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Thoughts on Atlanta Braves prospect Ronald Acuna

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Just 19 years old and half a season worth of full-season experience, the Atlanta Braves Ronald Acuna has taken baseball by storm.

Wayne Cavadi

The Atlanta Braves farm system is stacked with some of baseball’s most exciting prospects.

Ronald Acuna may be the most exciting of them all.

The young Venezuelan is climbing the prospect charts. Widely considered a top ten prospect in the game, Acuna is one of the elite, all-around talented prospects the minors has to offer.

Acuna headed into the 2017 season a mere 19 years of age. Signed out of Venezuela, he made his professional debut stateside in 2015, quickly ascending from the Gulf Coast League to the Appalachian League. After slashing .290/.388/.464 with an .851 OPS at the age of 17, the Braves got aggressive and started Acuna in the South Atlantic League with Rome, one of a bevy of teenagers on the SAL 2016 Championship roster.

The right-handed hitting outfield prospect had fine numbers. He slashed .311/.387/.432 with four home runs and 14 stolen bases in 21 attempts. He hardly played, however, missing three months due to a thumb injury.

(Ronald Acuna in Rome, 2016 — Wayne Cavadi’s Minor League Videos page)

Having never accumulated more than 201 at bats, and fresh off a monster stint down under with the Melbourne Aces in the winter, the Braves tested their young prodigy once again.

And man, has he delivered.

The Florida State League was no match for Acuna. He slashed .287/.336/.478 with 11 extra base hits and 14 stolen bases in 17 attempts. He lasted just 28 games before a May 9 promotion to Mississippi, where he absolutely lit up Double-A pitching.

There, he slashed .326/.374/.520, tapping into that raw power by blasting nine home runs. The stolen base numbers are a bit misleading, as Acuna is very aggressive with his top notch speed, often trying to swipe third, sometimes in the wrong situations. Still, he was 19-for-30 in just 57 games.

He earned Southern League All Star honors and a trip to the MLB Futures Game. And then it was on to Triple-A.

Now with Gwinnett, Acuna has made a historically rapid ascent. As the youngest player in the league, he has struggled a tad, but that debut home run speaks volumes. After an 0-for-3 performance Wednesday night, Acuna is now 6-for-27 in his first seven Triple-A games, blasting two home runs.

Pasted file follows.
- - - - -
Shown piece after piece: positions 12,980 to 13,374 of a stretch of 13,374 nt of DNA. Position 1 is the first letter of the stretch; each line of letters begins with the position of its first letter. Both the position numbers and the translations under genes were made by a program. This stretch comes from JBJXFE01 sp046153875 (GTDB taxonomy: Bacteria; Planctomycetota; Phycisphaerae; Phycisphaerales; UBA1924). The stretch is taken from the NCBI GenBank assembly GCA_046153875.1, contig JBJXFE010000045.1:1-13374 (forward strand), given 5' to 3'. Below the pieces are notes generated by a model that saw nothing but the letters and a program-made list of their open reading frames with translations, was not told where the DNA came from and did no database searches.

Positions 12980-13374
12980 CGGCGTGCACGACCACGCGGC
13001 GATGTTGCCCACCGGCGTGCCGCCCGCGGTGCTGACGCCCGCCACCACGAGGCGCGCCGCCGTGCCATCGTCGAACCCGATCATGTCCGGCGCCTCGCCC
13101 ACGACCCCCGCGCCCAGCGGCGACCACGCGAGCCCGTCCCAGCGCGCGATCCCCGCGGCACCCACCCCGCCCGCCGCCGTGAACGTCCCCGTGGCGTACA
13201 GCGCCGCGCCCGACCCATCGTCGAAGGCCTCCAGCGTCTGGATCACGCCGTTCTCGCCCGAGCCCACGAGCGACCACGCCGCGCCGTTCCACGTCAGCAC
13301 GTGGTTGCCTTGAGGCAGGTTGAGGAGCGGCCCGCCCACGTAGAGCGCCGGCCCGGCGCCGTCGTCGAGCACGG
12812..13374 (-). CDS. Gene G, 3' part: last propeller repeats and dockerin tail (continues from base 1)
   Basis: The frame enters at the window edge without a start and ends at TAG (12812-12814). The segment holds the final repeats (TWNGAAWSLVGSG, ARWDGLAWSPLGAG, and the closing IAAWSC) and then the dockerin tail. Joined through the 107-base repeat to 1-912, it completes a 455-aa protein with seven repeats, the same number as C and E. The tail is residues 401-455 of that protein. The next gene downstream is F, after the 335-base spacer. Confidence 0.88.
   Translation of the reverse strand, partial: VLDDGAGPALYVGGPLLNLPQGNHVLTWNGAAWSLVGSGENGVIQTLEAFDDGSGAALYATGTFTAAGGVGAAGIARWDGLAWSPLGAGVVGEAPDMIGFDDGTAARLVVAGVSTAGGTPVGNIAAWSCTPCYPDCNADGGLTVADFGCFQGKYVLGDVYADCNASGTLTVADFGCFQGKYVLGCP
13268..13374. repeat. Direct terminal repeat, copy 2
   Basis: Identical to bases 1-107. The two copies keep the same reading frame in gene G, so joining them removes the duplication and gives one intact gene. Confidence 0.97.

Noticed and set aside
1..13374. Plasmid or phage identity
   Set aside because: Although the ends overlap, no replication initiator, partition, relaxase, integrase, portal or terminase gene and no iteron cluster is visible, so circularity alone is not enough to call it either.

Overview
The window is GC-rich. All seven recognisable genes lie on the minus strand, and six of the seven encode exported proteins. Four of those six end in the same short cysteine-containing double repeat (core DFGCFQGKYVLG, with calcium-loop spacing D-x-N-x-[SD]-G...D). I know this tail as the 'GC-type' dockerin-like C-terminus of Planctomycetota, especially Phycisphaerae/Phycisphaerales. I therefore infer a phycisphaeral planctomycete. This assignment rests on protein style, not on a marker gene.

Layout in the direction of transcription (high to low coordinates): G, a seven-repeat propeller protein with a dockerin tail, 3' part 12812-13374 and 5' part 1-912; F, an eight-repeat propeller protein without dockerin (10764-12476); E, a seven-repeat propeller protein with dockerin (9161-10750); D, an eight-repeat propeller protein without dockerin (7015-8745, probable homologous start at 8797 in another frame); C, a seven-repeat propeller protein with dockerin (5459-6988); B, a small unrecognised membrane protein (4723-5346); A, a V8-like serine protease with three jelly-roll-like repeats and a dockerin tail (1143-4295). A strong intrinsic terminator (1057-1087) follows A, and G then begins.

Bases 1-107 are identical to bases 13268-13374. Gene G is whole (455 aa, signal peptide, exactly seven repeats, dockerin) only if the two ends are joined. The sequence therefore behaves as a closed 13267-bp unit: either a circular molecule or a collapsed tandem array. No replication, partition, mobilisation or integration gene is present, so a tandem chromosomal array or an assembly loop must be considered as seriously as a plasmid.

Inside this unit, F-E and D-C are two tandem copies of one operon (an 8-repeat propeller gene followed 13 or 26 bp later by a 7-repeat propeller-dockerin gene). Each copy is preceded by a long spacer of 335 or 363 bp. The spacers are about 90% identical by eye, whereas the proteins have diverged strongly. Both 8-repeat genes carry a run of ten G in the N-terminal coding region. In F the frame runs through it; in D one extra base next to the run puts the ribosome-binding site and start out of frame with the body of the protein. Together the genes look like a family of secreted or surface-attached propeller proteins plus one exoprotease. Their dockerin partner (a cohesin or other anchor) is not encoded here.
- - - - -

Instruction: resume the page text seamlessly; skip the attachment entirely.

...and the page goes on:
I love Acuna’s swing. It has remained pretty consistent from the first time I saw him last fall to this time in July. There’s not much fuss pre-swing as he stands tall, hands helmet high, bat with a little curl into the air as he stands at the back of the batter’s box. The back knee is bent in a bit, and with the aid of a slight leg kick, Acuna’s big swing explodes through the strike zone.

He gets the bat into the zone, sometimes with a bit of an uppercut, but that’s something hardly worrisome. What is remarkable is his strike zone awareness, especially as the youngest player facing more and more advanced pitching. Sure, he had big time strike out totals, but they are quickly proving to be an adjustment. He chopped down his 31.7 percent strikeout rate in High-A to a 23.0 percentage in Double-A. What’s most impressive is that his walk rates have been high since he stepped onto a baseball field, and though he struggled at High-A, it has slowly climbed back at up in his last two stops, currently walking 13.3 percent of the time with Gwinnett.

Wednesday night, Acuna squared off against the Lehigh Valley Iron Pigs Zack Eflin. Eflin is a hard-throwing righty who threw four quality starts in his first five outings with the big league club (Philadelphia Phillies) earlier this season. Though Acuna didn’t get a hit, he was hardly phased.

Acuna was super aggressive in his first at bat, coming out swinging. He wound up popping out in foul territory between first base and right field. His seems to wisely pick and choose his aggressiveness, however, as he drew a five-pitch walk in his second at bat. Sure enough, he came out swinging at the first pitch in his third at bat, before skying out to right field. He grounded out in his final at bat.

Two things I wasn’t able to see, but all reports indicate that it shouldn’t be a problem, is Acuna’s speed. He didn’t attempt a stolen base, nor did he have much trouble in right field, although he did come up quickly on a perfectly played rocket scorched by J.P. Crawford to end the IronPig’s decisive ninth inning. He has elite speed, and the range of a centerfielder to go along with a rifle of an arm I saw last season. Now, with his newfound power, he profiles as a corner outfielder as well, making him an even more versatile weapon.

The big league Braves are exceeding every expectation this season. While they still may be sellers at the deadline, it is likely going to take a Nick Markakis trade to open the door for Acuna as Ender Inciarte has center on lock down.

That’s ok though. I didn’t expect to see Acuna handle his promotions so fluidly, and I don’t think many other people did either. Allowing Acuna a few months to mature against the International League’s large bulk of former big league pitching will do wonders for his development. It’s not out of the question that Acuna gets a September call-up and goes all Gary Sanchez on the baseball world.

And that is simply astounding for a teenager with 189 career games under his belt.